### Combining products of radicals

We saw above that the root of a product could be rewritten as a product of roots. Here we want to go the other way. It sometimes happens that converting a product of roots to the root of a product produces a perfect square factor and that factor can then be removed from the radicand.**Example:**Simplify the expression .

**Solution:**Write this as the root of a product, namely of 60, and then notice that 60 has a perfect square factor of 4, which can then be removed from the radicand.

### Reducing the index

It is sometimes possible to reduce the index by writing the radical in exponential form and then reducing the fractional exponent to lowest terms.**Example:**Simplify the expression .

**Solution:**Write this in exponential notation and use the exponentiation property of exponents to give the single exponent 2/6 and then reduce the fraction 2/6 to 1/3.

### Binomial denominators containing radicals

Suppose that the denominator of a fraction is a binomial (i.e. it contains two terms) and that one or both of those terms is a radical. Then multiplying the numerator and denominator of the fraction by the**binomial conjugate**of the denominator and distributing will eliminate all radicals from the denominator. (Note that the binomial conjugate of the binomial

*a*+

*b*is the binomial

*a*−

*b*and

*vice versa*.

**Example:**Eliminate the radical from the denominator of the expression .

**Solution:**Follow these steps:

- Multiply the numerator and denominator by the binomial conjugate of the denominator (shown below in blue).
- Multiply the fractions.
- Distribute in the numerator. In general the radicals survive. Distribute in the denominator. The cross-terms cancel so that the radicals disappear, which is the whole point of using the binomial conjugate.

## 13.2 - Radical Equations

Before reading this section you may want to review the following topics: A**radical equation**is one in which the unknown, call it

*x*, is inside a radical. To solve a radical equation follow these steps:

- Isolate the term containing the radical on one side of the equation,
say on the left-hand-side. (By isolate we mean get it by itself.)

- If the radical is a square root then square both sides of the equation.
(In general, if the radical is an
*n*^{th}root then take the*n*^{th}power of both sides.) On the left-hand-side use the fact that to get rid of the radical. On the right-hand-side distribute.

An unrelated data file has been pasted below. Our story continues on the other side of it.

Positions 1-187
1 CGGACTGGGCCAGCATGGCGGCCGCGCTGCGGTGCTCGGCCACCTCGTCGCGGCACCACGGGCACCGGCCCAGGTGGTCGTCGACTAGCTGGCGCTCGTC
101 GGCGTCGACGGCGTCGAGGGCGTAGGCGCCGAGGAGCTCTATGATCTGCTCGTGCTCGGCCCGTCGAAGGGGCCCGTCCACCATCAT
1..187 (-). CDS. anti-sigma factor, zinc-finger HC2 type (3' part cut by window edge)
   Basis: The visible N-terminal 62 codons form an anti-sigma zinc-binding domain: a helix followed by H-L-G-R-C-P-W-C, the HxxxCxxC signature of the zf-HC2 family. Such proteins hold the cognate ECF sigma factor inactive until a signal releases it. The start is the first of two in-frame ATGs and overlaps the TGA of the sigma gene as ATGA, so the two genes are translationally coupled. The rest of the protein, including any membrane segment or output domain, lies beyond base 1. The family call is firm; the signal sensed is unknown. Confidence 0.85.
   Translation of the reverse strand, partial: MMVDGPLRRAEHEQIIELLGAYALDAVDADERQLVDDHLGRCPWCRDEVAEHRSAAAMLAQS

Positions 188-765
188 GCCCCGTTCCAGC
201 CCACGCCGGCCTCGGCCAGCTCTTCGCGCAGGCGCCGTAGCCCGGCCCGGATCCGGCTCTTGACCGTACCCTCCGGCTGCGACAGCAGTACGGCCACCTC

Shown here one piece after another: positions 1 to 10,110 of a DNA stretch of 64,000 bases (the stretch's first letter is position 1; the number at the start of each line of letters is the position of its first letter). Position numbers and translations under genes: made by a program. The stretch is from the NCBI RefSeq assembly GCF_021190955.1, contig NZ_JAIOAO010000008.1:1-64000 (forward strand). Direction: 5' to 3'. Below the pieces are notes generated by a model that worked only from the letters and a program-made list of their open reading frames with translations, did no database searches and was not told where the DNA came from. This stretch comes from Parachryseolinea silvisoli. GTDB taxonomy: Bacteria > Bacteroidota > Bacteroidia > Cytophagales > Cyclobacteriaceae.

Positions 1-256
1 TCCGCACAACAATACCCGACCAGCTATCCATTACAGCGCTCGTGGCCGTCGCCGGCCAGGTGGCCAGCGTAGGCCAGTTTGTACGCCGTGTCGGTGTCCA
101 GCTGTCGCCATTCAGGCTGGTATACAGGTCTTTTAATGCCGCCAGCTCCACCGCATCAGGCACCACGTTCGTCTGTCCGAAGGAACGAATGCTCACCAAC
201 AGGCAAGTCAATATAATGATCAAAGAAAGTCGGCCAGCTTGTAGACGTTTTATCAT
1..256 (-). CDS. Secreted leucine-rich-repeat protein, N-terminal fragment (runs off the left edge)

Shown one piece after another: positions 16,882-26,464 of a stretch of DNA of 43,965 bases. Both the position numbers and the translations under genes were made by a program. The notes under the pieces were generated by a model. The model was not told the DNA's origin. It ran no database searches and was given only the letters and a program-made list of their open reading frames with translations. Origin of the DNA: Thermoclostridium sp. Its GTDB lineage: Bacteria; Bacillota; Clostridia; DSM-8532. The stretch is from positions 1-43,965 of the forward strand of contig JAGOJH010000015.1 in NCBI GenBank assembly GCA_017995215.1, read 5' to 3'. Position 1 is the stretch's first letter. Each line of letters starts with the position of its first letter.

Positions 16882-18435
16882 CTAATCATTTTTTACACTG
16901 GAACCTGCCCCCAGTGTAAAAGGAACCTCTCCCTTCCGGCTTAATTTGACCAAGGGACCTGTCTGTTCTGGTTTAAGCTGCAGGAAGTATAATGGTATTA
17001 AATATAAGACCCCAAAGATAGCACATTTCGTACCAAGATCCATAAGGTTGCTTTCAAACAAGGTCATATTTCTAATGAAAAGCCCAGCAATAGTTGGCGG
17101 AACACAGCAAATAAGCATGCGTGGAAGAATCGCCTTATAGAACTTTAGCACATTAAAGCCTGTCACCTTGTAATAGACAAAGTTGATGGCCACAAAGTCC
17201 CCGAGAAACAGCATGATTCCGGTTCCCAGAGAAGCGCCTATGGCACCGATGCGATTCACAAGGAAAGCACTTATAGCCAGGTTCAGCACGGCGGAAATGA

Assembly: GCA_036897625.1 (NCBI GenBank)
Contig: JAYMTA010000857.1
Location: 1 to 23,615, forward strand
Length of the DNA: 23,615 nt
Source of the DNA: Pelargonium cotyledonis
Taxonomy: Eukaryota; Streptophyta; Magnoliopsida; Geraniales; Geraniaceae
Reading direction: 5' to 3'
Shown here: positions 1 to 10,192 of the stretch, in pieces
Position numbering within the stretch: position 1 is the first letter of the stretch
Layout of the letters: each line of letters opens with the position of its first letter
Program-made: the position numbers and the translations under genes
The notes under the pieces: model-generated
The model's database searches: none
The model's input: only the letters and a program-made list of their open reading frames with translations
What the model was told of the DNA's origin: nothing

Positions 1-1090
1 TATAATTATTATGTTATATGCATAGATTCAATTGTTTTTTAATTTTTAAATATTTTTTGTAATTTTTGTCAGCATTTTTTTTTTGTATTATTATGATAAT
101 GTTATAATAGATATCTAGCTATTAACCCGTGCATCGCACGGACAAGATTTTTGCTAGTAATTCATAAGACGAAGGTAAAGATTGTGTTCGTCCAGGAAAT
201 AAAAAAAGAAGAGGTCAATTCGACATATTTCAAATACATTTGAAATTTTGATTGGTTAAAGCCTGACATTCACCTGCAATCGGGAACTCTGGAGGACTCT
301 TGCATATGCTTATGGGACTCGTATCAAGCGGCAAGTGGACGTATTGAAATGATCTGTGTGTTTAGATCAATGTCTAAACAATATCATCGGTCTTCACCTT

- The unknown
*x*is no longer inside a radical. Now you can finish solving for*x*by using the basic procedures for solving equations.

**Note:**

- If the equation contains more than one radical term, you will have to
perform the above procedure several times.

- One of the steps, squaring both sides of the equation, increases the degree of
the unknown, and this often leads to extraneous solutions. Therefore it is
**very important to check your solutions**.

**Example:**Solve the radical equation .

**Solution:**The first step is to isolate the radical term: Then square both sides:

6The result is that this is no longer a radical equation; it is a quadratic equation. Divide both sides by 2 to simplify it and then collect all terms on one side of the equation to put it into standard form:x+ 4 = 4x^{ 2}.

2Click here to see how the left-hand-side of this quadratic equation can be factored. The result is this:x^{ 2}− 3x− 2 = 0.

(The purpose of factoring is to put the equation into the formx− 2) (2x+ 1) = 0.

*a*·

*b*= 0. We can now replace it with two new equations. Each new equation comes from setting one of the factors to zero:

Their solutions arex− 2 = 0

2x+ 1 = 0

*x*= 2 and

*x*= −½.

**We must check these solutions.**Substituting

*x*= 2 into the original equation and simplifying causes the equation to read 0 = 0, so this solution checks out. But substituting

*x*= −½ back into the original equation causes it to read 2 = 0, so this solution doesn’t check out and must be rejected. Thus this radical equation has the single solution

*x*= 2.

**Example:**Solve the radical equation .

**Solution:**The first step is to isolate one of the radical terms (it doesn’t matter which one): Then square both sides: On the left-hand-side squaring got rid of the radical. On the right-hand-side we will have to distribute. After distributing and collecting like terms we get this equation: This is still a radical equation because although one radical is gone, the other one still remains. So we repeat the entire process. Isolate the remaining radical term (by canceling

*x*terms and dividing by 32): Then square both sides:

Note that this is no longer a radical equation; both radicals are now gone. Solving this equation yields the solutionx− 32 = 49

*x*= 81.

**We must now check the solution.**Substituting

*x*= 81 back into the original equation and simplifying gives the equation 16 = 16, so this solution checks out.